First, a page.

OKT3 induction via idiotypic networks of mirror-image immunosuppressive antiimmunoglobulins in renal transplant recipients. / Carreno, M.; Yang, W. C.; Esquenazi, V.; Fuller, L.; Burke, George W; Milgrom, M.; Roth, David; Ranjan, D.; Miller, J.

In: Transplantation, Vol. 49, No. 2, 01.01.1990, p. 408-415.

Research output: Contribution to journalArticle

Carreno, M, Yang, WC, Esquenazi, V, Fuller, L, Burke, GW, Milgrom, M, Roth, D, Ranjan, D & Miller, J 1990, 'OKT3 induction via idiotypic networks of mirror-image immunosuppressive antiimmunoglobulins in renal transplant recipients', Transplantation, vol. 49, no. 2, pp. 408-415.
Carreno, M. ; Yang, W. C. ; Esquenazi, V. ; Fuller, L. ; Burke, George W ; Milgrom, M. ; Roth, David ; Ranjan, D. ; Miller, J. / OKT3 induction via idiotypic networks of mirror-image immunosuppressive antiimmunoglobulins in renal transplant recipients. In: Transplantation. 1990 ; Vol. 49, No. 2. pp. 408-415.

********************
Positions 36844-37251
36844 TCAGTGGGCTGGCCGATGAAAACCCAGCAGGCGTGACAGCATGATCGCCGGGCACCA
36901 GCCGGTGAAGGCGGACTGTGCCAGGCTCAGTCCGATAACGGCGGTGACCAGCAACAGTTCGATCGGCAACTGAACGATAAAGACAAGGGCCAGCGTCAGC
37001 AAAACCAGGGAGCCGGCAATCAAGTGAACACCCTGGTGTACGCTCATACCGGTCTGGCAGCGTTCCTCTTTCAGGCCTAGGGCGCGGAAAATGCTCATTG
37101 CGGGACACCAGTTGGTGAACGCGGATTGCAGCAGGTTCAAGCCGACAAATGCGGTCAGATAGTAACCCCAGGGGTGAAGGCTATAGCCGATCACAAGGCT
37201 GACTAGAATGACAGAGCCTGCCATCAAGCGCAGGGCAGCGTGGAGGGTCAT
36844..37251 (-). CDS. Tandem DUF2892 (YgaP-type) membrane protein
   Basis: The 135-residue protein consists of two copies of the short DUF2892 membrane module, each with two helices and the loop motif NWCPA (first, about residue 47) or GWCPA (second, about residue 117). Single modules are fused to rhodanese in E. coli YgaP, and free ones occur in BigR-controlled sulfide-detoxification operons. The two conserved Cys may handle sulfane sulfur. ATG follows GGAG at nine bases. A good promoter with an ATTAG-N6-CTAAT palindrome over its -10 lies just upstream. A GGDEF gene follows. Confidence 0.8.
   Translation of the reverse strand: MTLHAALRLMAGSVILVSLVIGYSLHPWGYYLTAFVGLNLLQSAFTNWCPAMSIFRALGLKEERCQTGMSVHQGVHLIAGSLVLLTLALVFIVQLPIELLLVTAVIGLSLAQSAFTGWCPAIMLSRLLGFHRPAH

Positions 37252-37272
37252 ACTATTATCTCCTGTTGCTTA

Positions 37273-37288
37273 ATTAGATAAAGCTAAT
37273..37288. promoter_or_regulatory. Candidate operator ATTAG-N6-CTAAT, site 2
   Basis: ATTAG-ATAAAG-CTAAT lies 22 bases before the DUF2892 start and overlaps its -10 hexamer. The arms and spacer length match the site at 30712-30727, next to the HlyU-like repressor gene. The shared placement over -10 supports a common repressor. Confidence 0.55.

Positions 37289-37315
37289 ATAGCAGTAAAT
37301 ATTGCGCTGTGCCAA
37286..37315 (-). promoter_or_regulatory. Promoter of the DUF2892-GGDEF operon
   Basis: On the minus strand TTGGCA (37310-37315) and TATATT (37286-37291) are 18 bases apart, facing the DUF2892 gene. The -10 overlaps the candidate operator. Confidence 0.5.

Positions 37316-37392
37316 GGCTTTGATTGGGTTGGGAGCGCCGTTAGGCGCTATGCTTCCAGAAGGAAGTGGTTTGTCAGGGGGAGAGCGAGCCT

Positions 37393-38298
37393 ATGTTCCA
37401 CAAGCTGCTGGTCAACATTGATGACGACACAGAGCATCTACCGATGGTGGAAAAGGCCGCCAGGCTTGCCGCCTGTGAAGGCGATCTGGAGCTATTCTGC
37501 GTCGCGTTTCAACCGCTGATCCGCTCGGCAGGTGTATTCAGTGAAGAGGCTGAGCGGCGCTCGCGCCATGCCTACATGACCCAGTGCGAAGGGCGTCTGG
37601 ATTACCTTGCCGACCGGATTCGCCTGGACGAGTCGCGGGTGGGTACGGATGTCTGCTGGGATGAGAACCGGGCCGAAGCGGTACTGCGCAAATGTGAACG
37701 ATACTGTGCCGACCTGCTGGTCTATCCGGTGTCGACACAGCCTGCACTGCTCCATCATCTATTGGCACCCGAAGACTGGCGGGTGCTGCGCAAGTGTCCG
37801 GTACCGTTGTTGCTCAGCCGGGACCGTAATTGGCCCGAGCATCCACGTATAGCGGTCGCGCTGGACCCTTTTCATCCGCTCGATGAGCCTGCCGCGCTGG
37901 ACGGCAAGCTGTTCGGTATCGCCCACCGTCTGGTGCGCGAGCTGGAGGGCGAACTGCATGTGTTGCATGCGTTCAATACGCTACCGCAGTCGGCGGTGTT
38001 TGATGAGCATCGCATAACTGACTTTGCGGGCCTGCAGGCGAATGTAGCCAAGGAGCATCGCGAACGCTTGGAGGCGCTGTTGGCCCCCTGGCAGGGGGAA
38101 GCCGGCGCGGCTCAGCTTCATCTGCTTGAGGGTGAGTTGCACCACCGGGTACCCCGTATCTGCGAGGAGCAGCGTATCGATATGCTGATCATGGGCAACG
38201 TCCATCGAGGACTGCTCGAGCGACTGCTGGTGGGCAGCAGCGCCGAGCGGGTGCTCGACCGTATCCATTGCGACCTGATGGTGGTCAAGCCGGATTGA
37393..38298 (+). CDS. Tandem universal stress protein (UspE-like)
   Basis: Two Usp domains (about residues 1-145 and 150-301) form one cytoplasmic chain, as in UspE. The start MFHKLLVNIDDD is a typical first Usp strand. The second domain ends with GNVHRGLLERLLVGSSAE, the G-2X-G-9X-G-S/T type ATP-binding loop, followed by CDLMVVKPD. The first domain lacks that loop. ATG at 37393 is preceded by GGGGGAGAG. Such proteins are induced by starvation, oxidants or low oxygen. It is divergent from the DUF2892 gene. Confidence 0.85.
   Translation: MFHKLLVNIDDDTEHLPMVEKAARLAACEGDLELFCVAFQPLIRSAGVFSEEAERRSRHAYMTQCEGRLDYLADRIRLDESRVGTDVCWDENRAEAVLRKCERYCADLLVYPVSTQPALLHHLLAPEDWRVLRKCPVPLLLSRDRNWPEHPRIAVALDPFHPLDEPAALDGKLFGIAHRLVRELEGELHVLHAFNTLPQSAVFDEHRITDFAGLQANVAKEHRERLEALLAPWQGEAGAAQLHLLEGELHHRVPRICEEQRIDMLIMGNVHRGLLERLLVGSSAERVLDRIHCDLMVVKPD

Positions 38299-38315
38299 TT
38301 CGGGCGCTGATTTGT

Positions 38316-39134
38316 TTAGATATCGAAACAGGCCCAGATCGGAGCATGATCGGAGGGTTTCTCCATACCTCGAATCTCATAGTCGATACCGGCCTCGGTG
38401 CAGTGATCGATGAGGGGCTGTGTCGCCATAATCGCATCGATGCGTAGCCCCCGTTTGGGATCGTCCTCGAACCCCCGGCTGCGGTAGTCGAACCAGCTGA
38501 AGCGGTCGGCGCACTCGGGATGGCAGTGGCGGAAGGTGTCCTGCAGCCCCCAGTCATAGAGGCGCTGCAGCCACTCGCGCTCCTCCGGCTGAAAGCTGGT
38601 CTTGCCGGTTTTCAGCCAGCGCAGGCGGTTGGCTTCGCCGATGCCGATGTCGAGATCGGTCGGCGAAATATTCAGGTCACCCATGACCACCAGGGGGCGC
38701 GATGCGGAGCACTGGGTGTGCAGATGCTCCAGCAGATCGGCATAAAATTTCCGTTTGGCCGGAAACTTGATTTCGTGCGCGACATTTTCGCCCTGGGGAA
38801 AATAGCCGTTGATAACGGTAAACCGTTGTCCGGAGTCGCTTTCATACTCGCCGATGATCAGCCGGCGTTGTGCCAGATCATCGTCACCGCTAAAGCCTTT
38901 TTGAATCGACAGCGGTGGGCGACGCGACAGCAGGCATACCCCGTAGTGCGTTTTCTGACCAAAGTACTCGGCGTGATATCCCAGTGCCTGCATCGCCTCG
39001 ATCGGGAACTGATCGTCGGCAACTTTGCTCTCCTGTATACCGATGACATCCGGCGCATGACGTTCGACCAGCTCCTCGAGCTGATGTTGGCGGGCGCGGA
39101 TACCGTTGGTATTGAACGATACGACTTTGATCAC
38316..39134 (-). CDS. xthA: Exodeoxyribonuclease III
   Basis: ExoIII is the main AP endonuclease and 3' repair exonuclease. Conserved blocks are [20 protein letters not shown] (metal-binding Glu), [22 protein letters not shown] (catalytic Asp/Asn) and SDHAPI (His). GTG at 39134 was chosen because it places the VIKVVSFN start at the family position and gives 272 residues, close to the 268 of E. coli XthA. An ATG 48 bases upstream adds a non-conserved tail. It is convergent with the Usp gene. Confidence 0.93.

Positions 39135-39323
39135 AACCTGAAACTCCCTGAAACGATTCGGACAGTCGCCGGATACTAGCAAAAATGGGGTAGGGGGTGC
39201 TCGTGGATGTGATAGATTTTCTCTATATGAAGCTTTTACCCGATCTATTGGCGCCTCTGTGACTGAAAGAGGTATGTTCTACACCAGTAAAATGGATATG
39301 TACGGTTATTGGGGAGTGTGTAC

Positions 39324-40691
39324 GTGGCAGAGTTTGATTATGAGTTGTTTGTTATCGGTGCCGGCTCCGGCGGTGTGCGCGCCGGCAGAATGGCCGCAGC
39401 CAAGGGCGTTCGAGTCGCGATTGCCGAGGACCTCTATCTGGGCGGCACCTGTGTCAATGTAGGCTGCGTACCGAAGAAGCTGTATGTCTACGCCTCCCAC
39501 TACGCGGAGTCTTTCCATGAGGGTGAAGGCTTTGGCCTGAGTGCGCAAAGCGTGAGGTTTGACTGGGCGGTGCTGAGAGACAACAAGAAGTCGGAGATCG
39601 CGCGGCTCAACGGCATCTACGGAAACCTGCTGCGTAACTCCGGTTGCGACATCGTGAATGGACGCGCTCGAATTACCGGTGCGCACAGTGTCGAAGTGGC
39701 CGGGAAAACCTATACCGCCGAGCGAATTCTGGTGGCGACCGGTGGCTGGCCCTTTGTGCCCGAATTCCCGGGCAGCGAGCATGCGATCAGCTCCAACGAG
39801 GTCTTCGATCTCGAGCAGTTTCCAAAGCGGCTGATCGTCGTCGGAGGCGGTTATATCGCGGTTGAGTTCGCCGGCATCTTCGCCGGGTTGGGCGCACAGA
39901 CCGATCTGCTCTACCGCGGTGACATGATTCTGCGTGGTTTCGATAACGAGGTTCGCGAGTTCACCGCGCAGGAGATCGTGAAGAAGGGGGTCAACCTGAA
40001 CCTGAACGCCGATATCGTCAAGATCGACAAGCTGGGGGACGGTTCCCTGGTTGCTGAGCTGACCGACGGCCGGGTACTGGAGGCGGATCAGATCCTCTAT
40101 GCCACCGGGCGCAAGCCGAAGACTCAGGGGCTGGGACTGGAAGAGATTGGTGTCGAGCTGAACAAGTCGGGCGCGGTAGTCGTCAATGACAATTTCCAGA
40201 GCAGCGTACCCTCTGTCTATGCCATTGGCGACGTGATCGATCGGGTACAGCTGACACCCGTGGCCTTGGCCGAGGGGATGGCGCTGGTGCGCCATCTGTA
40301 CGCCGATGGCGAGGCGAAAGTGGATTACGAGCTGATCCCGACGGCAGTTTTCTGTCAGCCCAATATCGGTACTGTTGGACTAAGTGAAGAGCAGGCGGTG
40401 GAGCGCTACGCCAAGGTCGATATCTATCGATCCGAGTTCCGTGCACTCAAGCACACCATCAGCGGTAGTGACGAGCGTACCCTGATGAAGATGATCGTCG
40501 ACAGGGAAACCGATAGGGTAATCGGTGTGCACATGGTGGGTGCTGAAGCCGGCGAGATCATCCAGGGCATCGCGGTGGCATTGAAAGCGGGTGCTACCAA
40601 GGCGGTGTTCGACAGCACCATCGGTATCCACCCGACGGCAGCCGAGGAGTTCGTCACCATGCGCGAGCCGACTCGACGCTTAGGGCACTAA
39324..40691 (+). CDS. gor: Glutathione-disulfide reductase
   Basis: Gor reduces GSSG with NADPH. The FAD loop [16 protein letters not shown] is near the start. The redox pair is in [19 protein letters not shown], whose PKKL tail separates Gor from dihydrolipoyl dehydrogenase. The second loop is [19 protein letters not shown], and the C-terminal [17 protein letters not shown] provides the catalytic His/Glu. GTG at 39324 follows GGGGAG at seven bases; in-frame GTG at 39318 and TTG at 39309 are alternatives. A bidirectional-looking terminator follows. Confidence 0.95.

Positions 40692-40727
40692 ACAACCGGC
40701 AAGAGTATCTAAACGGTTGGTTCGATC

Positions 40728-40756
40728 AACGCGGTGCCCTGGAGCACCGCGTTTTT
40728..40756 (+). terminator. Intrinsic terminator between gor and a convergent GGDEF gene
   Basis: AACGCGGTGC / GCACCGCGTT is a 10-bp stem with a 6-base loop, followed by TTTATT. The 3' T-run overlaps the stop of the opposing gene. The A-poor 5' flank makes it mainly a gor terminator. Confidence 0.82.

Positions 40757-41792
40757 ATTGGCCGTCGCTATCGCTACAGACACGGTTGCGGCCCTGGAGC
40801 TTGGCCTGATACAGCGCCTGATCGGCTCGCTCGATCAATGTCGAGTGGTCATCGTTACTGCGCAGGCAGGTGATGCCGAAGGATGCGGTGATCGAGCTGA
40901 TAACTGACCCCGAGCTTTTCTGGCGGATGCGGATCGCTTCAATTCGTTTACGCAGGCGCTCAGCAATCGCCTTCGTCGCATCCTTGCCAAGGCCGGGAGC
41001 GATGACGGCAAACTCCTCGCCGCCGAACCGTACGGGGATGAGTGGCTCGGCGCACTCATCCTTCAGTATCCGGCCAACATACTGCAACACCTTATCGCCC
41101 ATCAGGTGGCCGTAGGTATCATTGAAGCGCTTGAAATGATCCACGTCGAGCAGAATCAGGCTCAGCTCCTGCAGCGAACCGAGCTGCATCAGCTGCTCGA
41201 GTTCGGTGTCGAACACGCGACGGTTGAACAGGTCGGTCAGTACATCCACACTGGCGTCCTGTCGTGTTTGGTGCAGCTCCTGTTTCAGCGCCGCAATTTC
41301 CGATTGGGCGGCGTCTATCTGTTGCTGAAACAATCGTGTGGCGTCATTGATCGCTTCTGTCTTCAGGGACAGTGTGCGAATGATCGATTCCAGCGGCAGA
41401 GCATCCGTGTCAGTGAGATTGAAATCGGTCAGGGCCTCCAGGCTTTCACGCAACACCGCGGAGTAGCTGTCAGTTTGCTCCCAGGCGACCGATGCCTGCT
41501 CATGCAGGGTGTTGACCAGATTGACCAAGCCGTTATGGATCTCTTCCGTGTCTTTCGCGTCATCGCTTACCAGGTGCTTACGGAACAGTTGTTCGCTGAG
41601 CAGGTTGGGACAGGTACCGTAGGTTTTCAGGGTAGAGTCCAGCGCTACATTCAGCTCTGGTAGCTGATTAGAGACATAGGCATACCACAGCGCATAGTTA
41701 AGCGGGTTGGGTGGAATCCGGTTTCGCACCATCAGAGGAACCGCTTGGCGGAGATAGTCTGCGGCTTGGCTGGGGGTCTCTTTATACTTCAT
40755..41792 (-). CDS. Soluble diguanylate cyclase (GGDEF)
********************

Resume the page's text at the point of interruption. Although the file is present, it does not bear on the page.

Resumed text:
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abstract = "Four of 21 renal transplant recipients treated with OKT3 for rejection episodes developed a second sustained (~2 weeks) depression in CD3 peripheral blood lymphocyte cell-surface-marker expression. This occurred after OKT3 therapy had ceased, subsequent to a return toward baseline CD3 levels seen before OKT3 therapy was instituted. The second decrease in CD3 T cell counts was dissociated from CD2 marker T cell counts using flow cytometry and coincided with transient cytomegaloviral infections. Three phases of immunosuppression were defined in these 4 patients: phase I (during OKT3 treatment); phase II (after treatment when CD3 counts were reconstituted); and phase III (when CD3 counts again were depressed). During phase III, serum of the 4 affected patients could transfer a blocking effect on the expression of the CD3 marker of peripheral blood T cells of 'normal' laboratory volunteers. Contained in these sera were human IgG antibodies that bound on Western blot analysis and by radioautography after immunoprecipitation to a protein band of a T cell membrane lysate with an m.w. of 23 kD. The reaction was identical to that seen with OKT3 (immunoprecipitation). Moreover, this Western blot binding could be virtually (but not completely) eliminated by multiple absorptions of the T cell membrane lysate with OKT3. By using an affinity-purified human anti-OKT3 IgG from one of the 4 patients, it was possible to immunoabsorb from phase III sera the CD3 blocking activity as well as the binding to the 23 kD protein band. A reverse immune absorption by the phase III sera with the anti-OKT3 IgG after ultracentrifugation prevented the anti-OKT3 IgG from binding to OKT3 coated plates in solid-phase radioimmunoassay. These data support the notion that autoimmune human anti-anti-id (Ab2) antibodies can occasionally be generated by treatment with OKT3, which are directed against CD3 complex epitopes similar to the ligand of OKT3.",